Commenced in January 2007
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Flow Regime Characterization in a Diseased Artery Model

Authors: Anis S. Shuib, Peter R. Hoskins, William J. Easson


Cardiovascular disease mostly in the form of atherosclerosis is responsible for 30% of all world deaths amounting to 17 million people per year. Atherosclerosis is due to the formation of plaque. The fatty plaque may be at risk of rupture, leading typically to stroke and heart attack. The plaque is usually associated with a high degree of lumen reduction, called a stenosis. The initiation and progression of the disease is strongly linked to the hemodynamic environment near the vessel wall. The aim of this study is to validate the flow of blood mimic through an arterial stenosis model with computational fluid dynamics (CFD) package. In experiment, an axisymmetric model constructed consists of contraction and expansion region that follow a mathematical form of cosine function. A 30% diameter reduction was used in this study. Particle image velocimetry (PIV) was used to characterize the flow. The fluid consists of rigid spherical particles suspended in waterglycerol- NaCl mixture. The particles with 20 μm diameter were selected to follow the flow of fluid. The flow at Re=155, 270 and 390 were investigated. The experimental result is compared with FLUENT simulated flow that account for viscous laminar flow model. The results suggest that laminar flow model was sufficient to predict flow velocity at the inlet but the velocity at stenosis throat at Re =390 was overestimated. Hence, a transition to turbulent regime might have been developed at throat region as the flow rate increases.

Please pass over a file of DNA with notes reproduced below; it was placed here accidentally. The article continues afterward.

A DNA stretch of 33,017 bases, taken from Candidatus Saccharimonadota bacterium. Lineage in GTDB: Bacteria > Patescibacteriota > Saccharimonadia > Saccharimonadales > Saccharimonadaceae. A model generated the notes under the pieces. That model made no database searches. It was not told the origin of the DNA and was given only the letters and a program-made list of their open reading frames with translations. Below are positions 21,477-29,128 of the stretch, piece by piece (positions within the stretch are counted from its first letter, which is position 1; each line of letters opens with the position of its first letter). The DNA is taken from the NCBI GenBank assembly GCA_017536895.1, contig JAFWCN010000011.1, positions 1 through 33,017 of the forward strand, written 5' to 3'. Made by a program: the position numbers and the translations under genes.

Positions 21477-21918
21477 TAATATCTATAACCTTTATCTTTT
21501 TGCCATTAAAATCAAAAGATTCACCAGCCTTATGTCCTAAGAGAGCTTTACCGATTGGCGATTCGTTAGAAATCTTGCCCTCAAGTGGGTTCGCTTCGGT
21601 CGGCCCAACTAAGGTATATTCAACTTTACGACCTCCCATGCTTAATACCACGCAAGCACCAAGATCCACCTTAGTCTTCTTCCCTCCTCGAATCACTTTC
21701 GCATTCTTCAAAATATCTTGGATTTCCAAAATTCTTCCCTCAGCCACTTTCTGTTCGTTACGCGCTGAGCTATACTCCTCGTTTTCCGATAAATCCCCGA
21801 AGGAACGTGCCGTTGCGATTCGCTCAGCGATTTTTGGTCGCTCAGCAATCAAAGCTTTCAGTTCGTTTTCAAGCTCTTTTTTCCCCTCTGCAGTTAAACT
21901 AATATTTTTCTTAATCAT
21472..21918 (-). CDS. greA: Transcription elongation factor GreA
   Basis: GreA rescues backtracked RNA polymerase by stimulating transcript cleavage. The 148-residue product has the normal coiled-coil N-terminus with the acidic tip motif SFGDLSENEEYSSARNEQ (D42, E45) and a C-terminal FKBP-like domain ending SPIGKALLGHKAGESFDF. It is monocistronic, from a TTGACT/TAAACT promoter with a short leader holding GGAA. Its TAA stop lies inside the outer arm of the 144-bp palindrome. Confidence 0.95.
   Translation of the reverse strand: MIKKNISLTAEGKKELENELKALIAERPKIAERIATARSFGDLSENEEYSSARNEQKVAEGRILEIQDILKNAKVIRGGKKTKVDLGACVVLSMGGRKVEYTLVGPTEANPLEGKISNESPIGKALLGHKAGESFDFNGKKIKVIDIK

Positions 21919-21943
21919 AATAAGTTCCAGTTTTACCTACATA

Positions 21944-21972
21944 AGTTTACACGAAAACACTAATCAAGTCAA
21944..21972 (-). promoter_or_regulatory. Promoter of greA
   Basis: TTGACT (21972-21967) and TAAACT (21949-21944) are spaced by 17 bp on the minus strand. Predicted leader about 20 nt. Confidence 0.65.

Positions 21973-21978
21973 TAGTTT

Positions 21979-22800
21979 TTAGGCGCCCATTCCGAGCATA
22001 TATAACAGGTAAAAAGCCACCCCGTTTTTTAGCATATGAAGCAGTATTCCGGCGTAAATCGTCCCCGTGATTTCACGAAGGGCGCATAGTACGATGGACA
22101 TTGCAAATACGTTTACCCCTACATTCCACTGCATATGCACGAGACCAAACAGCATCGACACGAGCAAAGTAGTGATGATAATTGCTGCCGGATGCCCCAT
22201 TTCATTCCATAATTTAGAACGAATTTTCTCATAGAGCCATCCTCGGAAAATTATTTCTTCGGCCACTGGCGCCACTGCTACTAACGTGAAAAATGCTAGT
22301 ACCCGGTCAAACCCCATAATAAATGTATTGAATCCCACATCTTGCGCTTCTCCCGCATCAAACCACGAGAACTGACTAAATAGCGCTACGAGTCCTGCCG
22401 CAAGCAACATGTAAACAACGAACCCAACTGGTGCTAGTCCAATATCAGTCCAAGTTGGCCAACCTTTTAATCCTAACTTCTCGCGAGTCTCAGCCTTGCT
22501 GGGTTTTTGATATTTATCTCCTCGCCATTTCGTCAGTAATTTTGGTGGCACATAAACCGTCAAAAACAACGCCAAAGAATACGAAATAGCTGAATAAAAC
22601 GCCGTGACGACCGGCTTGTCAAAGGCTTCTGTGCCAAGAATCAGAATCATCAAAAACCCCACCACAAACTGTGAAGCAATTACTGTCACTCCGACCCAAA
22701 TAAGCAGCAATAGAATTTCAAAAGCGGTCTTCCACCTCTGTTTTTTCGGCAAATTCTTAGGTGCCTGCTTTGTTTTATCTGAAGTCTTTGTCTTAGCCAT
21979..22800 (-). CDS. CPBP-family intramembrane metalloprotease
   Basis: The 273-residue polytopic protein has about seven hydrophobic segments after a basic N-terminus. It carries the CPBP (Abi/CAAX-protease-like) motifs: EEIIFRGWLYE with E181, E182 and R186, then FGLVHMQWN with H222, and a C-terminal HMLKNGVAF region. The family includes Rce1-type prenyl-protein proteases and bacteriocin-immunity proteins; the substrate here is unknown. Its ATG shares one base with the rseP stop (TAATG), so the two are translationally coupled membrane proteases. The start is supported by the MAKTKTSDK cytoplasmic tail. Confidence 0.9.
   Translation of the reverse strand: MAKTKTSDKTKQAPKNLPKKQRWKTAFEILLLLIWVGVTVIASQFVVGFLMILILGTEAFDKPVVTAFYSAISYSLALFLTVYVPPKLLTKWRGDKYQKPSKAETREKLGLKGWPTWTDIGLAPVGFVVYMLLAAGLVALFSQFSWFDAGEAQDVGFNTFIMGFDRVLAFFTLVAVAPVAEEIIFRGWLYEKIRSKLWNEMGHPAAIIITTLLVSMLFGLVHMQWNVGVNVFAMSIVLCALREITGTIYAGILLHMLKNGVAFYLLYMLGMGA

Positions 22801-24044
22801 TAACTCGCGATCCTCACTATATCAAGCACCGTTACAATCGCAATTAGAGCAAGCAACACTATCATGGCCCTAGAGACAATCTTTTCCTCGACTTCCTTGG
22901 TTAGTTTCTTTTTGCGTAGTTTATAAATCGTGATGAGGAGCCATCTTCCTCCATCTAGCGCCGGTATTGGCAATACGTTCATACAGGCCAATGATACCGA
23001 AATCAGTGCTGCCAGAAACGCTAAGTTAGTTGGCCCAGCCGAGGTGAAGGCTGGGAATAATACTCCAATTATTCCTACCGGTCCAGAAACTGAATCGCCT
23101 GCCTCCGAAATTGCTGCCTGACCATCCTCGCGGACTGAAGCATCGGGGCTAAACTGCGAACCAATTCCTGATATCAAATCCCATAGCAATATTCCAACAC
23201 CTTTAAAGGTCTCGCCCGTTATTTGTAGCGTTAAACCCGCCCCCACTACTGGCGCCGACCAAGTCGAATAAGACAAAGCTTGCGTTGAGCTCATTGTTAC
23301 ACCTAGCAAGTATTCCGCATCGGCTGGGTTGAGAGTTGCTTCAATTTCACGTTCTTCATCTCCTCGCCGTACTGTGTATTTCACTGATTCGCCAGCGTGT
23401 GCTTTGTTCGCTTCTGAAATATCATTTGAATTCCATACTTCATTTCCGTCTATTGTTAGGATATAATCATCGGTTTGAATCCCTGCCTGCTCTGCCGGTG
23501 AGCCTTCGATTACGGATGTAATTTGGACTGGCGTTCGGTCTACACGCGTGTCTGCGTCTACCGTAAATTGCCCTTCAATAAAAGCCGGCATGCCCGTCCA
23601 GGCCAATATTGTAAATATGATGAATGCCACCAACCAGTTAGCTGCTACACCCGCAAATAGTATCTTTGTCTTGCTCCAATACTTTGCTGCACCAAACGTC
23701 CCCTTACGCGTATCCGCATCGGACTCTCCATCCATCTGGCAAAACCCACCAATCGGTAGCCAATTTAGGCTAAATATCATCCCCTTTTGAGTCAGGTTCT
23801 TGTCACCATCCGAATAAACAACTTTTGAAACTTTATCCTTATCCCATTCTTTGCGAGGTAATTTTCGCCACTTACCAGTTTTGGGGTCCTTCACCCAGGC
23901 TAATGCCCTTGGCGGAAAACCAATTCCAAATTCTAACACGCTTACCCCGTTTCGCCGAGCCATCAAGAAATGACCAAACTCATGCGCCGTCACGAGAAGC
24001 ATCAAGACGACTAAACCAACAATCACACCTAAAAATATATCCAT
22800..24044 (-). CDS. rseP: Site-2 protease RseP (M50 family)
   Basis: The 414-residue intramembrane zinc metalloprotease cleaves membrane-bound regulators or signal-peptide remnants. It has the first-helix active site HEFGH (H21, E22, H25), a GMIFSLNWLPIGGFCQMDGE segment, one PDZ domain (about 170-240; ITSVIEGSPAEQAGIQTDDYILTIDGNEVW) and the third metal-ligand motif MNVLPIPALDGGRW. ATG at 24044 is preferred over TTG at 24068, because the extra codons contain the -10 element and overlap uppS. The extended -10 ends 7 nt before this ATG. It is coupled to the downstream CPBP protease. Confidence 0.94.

Keywords: Atherosclerosis, Stenosis artery, Particle-laden flow, Particle imagevelocimetry

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